Crucial to any analysis of pension fund solvency is determining what rate of return a pension fund can earn. And in any such analysis, the “real” rate of return is what matters. It doesn’t matter, for example, if a pension fund investment yields double-digit annual returns, if the fund is returning these impressive numbers in an economy in the grips of double-digit inflation. The real rate of return for any investment is calculated by taking the actual return, or nominal return, and subtracting from that the rate of inflation. For example, CalPERS currently uses a nominal rate of return of 7.75% for their fund’s earning projections, and they assume a 3.0% rate of inflation. Therefore CalPERS currently projects their fund to earn a 4.75% real rate of return.
In several previous analyses we have examined the implications of these rates of return on the ability of pension fund investments to remain solvent. Basically, the higher the real rate of return on pension investments, the lower the required annual payments necessary to adequately fund the same level of future retirement pension benefits. By the same logic, if pension investments earn higher than anticipated real rates of return, it is possible to increase future benefit commitments without increasing the annual funding payments. This second case is what happened back in 1999, during the height of the internet boom, and continued right up until the financial crisis that began in 2007. Even after these bubble booms went bust, some public employee unions continue to push for higher retirement benefits. But in order to consider what may be an equitable and affordable pension, one must decide what rate they believe, ultimately, constitutes a sustainable pension fund return.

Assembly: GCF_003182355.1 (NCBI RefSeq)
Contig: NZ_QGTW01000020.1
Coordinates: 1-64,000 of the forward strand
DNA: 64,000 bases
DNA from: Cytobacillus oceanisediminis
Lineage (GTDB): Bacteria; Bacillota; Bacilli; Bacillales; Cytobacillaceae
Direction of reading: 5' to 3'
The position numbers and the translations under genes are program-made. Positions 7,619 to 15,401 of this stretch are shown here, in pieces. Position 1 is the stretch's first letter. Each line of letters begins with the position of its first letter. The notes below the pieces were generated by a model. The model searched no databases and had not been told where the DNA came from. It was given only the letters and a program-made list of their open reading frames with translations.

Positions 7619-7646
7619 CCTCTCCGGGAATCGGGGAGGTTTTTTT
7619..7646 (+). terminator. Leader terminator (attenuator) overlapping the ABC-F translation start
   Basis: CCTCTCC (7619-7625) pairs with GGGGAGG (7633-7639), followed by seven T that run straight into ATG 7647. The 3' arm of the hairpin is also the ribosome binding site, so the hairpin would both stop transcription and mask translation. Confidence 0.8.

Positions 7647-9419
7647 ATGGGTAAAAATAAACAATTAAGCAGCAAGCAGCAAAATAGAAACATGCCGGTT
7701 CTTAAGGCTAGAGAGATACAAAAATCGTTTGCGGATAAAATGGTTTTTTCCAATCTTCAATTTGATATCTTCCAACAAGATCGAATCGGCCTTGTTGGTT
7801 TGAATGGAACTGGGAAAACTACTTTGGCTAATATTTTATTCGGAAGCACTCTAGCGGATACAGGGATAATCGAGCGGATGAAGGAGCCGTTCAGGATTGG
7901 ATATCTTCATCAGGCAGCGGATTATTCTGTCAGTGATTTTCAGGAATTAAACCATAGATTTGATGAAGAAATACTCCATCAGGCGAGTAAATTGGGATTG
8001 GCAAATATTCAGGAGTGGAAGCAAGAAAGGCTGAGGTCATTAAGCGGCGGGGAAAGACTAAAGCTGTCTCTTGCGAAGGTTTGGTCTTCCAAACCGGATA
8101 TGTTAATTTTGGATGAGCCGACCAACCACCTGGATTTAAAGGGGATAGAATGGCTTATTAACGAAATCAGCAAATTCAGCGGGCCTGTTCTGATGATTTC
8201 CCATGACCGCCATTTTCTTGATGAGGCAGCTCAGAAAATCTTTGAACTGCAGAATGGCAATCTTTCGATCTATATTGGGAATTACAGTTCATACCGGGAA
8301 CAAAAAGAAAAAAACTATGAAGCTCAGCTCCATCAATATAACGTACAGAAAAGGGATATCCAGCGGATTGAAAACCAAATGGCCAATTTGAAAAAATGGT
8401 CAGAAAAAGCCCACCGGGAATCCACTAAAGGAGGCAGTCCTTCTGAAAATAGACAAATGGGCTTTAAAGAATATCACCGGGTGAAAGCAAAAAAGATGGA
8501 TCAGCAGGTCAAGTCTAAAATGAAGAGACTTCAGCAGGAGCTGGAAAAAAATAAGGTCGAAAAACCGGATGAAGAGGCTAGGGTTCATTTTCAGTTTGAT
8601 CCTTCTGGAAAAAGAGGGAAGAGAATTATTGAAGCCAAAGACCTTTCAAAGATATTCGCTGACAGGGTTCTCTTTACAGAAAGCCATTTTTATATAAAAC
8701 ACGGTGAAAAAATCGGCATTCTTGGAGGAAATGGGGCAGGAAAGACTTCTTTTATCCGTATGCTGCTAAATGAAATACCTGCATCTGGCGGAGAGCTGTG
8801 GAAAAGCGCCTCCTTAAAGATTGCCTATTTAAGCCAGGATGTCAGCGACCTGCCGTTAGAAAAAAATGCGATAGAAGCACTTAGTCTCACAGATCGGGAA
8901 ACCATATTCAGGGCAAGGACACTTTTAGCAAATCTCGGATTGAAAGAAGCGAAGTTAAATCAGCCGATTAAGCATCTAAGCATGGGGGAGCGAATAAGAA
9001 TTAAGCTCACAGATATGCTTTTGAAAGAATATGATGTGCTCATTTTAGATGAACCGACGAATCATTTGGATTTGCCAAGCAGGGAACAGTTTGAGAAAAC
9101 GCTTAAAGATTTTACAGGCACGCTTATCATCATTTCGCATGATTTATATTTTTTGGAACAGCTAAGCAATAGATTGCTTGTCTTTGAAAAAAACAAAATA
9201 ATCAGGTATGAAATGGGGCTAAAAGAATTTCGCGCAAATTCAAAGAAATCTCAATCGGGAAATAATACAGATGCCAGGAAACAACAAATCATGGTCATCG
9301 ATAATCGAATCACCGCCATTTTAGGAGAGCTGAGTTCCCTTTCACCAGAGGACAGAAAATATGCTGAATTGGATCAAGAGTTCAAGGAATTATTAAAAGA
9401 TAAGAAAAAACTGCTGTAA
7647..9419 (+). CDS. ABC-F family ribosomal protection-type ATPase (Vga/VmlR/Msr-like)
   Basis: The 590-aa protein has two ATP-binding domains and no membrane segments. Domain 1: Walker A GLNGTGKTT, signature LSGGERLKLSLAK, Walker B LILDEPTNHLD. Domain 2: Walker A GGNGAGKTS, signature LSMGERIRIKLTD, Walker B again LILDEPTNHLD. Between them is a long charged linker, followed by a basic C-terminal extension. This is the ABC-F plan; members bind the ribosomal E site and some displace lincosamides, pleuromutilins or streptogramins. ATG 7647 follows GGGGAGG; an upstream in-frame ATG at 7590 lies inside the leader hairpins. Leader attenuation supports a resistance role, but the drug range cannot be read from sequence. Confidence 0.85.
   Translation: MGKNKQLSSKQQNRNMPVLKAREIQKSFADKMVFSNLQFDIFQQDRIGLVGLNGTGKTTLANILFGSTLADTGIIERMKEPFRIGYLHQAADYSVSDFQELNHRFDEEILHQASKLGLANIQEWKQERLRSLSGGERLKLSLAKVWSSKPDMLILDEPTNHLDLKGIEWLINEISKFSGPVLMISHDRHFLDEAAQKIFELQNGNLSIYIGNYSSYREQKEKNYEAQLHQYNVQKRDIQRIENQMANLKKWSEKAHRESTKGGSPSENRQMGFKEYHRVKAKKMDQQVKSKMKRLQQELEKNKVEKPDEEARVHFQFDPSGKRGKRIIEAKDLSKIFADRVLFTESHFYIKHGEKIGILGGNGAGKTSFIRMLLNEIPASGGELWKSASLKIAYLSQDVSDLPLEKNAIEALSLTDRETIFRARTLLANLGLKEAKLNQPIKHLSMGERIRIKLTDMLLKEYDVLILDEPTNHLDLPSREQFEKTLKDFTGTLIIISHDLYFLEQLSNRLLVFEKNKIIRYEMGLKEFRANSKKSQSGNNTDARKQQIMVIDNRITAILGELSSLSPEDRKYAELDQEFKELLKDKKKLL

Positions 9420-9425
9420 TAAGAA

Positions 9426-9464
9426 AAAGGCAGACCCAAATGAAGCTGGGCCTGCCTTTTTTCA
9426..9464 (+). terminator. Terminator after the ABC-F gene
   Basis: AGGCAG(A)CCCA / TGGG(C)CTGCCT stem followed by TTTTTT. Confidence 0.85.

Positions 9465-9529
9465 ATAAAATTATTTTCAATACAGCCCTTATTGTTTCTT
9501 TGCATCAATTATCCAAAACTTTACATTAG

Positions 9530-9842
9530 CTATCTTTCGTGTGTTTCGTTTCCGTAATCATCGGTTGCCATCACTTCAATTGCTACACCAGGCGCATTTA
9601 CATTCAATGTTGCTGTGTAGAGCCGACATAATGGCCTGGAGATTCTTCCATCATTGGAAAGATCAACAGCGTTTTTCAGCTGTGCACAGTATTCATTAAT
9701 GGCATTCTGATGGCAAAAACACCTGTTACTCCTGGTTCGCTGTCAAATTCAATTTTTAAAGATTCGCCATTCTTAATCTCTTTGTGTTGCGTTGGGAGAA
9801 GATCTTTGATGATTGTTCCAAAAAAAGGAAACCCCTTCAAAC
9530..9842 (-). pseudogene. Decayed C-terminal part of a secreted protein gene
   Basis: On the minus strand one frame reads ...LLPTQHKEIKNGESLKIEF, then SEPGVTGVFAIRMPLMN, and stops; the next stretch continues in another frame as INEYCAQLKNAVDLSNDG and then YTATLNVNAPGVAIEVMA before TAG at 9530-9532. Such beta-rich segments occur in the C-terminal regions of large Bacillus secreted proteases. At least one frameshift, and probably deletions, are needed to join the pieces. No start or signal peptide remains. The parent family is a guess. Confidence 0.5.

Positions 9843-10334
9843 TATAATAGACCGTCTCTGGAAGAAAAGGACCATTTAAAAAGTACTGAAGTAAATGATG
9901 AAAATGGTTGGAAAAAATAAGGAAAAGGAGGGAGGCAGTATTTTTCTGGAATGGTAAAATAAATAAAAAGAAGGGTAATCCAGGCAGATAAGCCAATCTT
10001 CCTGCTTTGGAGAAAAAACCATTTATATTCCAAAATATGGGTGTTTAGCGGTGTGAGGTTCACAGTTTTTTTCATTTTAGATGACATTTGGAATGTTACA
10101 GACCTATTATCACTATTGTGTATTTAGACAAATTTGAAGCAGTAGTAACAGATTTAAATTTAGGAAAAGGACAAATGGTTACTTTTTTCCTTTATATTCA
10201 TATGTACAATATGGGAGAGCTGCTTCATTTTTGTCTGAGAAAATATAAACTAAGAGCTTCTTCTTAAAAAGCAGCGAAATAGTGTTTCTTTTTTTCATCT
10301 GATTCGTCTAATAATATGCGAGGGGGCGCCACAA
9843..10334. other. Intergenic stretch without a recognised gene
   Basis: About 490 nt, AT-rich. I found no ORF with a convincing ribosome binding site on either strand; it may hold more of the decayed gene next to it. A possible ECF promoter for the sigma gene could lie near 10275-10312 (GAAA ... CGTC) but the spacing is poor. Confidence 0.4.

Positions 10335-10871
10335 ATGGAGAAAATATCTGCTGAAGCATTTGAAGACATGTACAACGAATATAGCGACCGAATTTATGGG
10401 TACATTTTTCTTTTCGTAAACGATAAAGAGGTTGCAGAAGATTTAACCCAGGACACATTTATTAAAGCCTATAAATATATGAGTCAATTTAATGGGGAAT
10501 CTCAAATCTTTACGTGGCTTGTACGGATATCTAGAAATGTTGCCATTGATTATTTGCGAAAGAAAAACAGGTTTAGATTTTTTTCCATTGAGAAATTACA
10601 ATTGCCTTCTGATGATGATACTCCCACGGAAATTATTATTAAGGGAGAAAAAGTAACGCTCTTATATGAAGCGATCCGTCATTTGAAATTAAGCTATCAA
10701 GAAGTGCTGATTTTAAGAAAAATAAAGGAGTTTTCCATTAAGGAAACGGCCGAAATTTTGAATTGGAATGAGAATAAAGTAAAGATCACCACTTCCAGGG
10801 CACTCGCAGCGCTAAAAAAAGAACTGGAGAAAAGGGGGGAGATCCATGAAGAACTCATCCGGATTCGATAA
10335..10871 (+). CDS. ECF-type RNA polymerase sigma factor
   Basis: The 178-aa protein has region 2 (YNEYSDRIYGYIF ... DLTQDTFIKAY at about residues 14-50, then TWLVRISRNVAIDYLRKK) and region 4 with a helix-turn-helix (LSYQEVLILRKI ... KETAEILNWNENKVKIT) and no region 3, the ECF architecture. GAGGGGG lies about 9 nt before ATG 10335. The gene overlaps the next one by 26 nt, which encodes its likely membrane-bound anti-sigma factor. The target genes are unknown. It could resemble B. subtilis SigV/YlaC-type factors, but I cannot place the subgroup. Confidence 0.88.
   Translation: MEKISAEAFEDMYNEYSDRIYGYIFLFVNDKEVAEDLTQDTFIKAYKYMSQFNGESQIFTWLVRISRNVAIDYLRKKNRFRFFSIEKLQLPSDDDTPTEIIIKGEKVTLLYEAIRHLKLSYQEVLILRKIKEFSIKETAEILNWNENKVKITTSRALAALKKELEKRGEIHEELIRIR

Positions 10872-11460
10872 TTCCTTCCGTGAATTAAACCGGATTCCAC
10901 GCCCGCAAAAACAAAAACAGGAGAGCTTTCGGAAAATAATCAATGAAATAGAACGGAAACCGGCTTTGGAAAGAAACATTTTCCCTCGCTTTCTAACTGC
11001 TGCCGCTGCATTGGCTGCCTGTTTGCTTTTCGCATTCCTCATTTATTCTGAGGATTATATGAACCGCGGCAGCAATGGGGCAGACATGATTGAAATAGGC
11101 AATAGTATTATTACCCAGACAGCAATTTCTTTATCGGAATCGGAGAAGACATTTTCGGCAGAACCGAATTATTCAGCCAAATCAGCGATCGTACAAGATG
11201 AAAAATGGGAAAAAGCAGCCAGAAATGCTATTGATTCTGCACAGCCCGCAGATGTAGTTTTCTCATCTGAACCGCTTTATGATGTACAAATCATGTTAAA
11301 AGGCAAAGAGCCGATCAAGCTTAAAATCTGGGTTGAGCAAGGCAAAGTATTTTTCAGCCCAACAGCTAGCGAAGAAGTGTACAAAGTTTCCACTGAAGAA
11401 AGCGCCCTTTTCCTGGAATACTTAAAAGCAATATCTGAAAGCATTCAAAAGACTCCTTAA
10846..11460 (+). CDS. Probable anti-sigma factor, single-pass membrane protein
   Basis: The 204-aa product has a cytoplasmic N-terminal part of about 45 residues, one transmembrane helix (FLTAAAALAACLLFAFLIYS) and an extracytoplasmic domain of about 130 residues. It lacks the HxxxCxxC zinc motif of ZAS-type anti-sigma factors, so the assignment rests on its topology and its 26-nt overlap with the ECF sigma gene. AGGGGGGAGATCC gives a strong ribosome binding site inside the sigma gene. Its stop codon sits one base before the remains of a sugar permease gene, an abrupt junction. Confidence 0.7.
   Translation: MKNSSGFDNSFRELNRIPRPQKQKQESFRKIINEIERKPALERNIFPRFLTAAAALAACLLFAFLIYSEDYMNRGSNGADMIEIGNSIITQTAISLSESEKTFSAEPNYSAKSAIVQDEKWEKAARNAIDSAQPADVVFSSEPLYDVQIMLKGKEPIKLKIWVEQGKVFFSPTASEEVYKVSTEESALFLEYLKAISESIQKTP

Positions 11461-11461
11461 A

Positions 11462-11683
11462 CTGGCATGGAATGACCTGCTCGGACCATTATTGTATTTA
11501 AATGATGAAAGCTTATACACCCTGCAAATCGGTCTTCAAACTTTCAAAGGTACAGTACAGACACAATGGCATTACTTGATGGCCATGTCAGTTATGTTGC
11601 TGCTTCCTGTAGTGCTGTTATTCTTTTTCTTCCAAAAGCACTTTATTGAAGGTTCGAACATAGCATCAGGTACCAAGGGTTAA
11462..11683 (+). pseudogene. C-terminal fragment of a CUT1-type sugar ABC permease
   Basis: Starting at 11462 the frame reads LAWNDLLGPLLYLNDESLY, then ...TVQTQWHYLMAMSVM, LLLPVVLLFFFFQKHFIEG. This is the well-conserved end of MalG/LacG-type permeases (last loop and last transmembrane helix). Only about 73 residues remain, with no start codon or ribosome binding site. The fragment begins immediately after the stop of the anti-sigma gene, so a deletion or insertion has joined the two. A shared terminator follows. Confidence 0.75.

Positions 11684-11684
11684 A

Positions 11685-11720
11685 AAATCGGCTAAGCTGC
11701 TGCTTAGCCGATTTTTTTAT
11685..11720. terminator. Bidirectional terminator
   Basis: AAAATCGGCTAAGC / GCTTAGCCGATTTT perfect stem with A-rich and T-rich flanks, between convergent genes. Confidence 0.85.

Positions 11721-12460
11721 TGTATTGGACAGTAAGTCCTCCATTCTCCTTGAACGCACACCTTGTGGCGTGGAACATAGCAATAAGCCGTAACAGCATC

We have already looked at this in-depth. In the post “Real Rates of Return,” we estimate how many retirement years a public safety employee can enjoy a solvent pension based on inflation-adjusted fund returns of 3%, 4%, and 5%. We assume the employee works 25 years, and enjoys a 3.0% inflation-adjusted (real) per year increase in pay. We assume that their pension fund payment each year is equivalent to 23% of their salary in that year, which is a typical contribution percentage. We assume that based on 25 years work, times 3.0%, entitles the pensioner to receive 75% of their final year’s wages during their retirement years. Using these assumptions, if the pension fund earns a real rate of return of 3.0% per year, the fund will only have enough set aside to last 19 retirement years before going broke. At a rate of 4.0% per year, the fund will remain solvent for 27 retirement years, and at a rate of 5.0% per year, the fund will remain solvent for 51 years! This is a dramatic difference in scenarios, even though there is only a 2.0% difference between the low estimate of 3.0% and the high estimate of 5.0%. Can CalPERS earn a real rate of return of 4.75% per year? We’ll come back to that.
In the post “Maintaining Pension Solvency” we looked at this slightly differently. We assumed a 30 year working career, followed by a 30 year retirement. We then examined four cases, in all four cases solving for what the contribution percentage would have to be each year – as a percent of salary – in order for the pension fund to remain solvent. The results are interesting:
(1) At a real rate of return of 4.75% per year, a worker would need to set aside an additional 21% of their salary each year for 30 years, in order to enjoy a pension benefit during a 30 year retirement equivalent to 60% of their paycheck.
(2) At a real rate of return of 4.75% per year, a worker would need to set aside an additional 32% of their salary each year for 30 years, in order to enjoy a pension benefit during a 30 year retirement equivalent to 90% of their paycheck.